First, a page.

Don’t judge ‘Dredd 3D’ based on ’95 flick

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IN CASE YOU FORGET how to spell "Dredd," the new version comes with the helpful addendum "3D."

"Dredd 3D" also comes with slow-motion three-dimensional footage of a future-world crack-smoker getting his jaw shot off in a leisurely shower of spouting blood.

In the future, crack is a downer, and makes everything unfold in slow motion, and by everything we mean armored cops bursting through your apartment door and assassinating you for the crime of drug possession and/or trafficking. (In the future, drugs are still a problem. Prison overcrowding, not so much.)

Hey, who does this cop think he is - judge, jury and executioner?

Yes, that's the idea. "Dredd 3D" takes from the original comic strip the idea of a near-future dystopia where a post-nuked, lawless Mega-City is patrolled by law-enforcement "judges" who, if they witness a crime, are permitted to exterminate the criminals.

The title character (Karl Urban, under a helmet that reveals only his scowling mouth) is a judge legendary for this commitment to the job.

In this new 3-D extravaganza, better and truer to the strip than the dull '95 Sylvester Stallone film, Dredd is paired with a rookie (Olivia Thirlby) who lacks the mettle to be an effective judge, but has mind-reading powers that make her an asset on the street.

Together they find themselves locked in an apartment tower controlled by a sadistic drug lord (Lena Headey) who turns the tables on the heavily armed Dredd, offering a dead-cop bounty to the building's heavily armed residents.

The movie bears a suspicious resemblance to the Indonesian hit "The Raid: Redemption," but trades that movie's sweaty, muscular martial-arts brio for a RoboCop-ish futurism and very slick F/X (the 3-D is very good).

It also invokes that grimness of the original strip, which arose in Margaret Thatcher's England from artists whose stories were inspired by the urban decay/cultural upheaval of the 1970s. Dredd was a satiric, sci-fi spin on the impulse that produced the "Dirty Harry" and "Death Wish" movies. ("Dredd 3D," is also a riff on the "The Enforcer," which paired Dirty Harry Callahan with a female affirmative-action hire.)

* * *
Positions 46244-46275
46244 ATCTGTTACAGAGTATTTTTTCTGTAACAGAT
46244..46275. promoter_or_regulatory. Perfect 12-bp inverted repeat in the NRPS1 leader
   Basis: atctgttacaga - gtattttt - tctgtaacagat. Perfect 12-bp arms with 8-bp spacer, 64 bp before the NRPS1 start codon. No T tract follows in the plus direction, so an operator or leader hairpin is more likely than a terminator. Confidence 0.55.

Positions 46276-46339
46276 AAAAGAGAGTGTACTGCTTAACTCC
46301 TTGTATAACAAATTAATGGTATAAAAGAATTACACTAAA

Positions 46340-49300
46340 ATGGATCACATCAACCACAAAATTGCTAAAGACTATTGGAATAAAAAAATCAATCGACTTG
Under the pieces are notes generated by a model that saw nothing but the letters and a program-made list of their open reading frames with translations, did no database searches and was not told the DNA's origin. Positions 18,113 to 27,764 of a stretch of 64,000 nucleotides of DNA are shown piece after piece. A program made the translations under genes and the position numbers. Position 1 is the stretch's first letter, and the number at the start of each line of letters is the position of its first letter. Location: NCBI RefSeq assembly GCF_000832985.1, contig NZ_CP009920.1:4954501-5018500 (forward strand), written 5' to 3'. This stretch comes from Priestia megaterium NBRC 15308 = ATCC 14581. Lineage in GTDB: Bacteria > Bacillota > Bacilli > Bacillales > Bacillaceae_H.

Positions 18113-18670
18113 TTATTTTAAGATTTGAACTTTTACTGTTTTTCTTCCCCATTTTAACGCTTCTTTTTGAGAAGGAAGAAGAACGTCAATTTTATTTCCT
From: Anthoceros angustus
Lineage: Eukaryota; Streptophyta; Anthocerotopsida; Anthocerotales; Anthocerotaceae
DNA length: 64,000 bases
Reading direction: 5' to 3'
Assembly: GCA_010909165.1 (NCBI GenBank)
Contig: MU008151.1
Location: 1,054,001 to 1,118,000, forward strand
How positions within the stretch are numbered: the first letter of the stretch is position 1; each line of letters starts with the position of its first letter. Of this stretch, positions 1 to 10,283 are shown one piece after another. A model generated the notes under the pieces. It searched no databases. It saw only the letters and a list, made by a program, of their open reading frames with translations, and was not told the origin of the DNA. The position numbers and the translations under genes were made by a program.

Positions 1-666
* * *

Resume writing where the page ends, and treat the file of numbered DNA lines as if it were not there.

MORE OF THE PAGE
Things have changed, of course, since Charles Bronson meted out justice with his sock full of quarters. The Mega-Cities "Dredd" predicted never materialized. The streets have not been taken over by ragged masses of beggars and armed gangs. They've been gentrified, taken over by dudes in flip-flops drinking $10 lattes, tweeting at coffee shops.

Where is Judge Dredd when you really need him?

Contact movie critic Gary Thompson at 215-854-5992 or thompsg@phillynews.com. Read his blog at philly.com/KeepItReel.

REVIEW | 

Dredd 3D

DIRECTED BY PETE TRAVIS. WITH KARL URBAN, OLIVIA THIRLBY, LENA HEADEY, WOOD HARRIS. DISTRIBUTED BY LIONSGATE.

RUNNING TIME: 95 MINUTES

PARENT'S GUIDE: R (VIOLENCE)

PLAYING AT: AREA THEATERS


Dredd 3D

Directed by Pete Travis. With Langley Kirkwood, Deobia Oparei, Rakie Ayola, Kevon Kane, Domhnall Gleeson, Jason Cope, Karl Urban, Joe Vaz, Olivia Thirlby, Lena Headey. Distributed by Lionsgate Films.

Running time: 1 hours, 36 minutes.

Parent's guide: R (for strong bloody violence, language, drug use and some sexual content).

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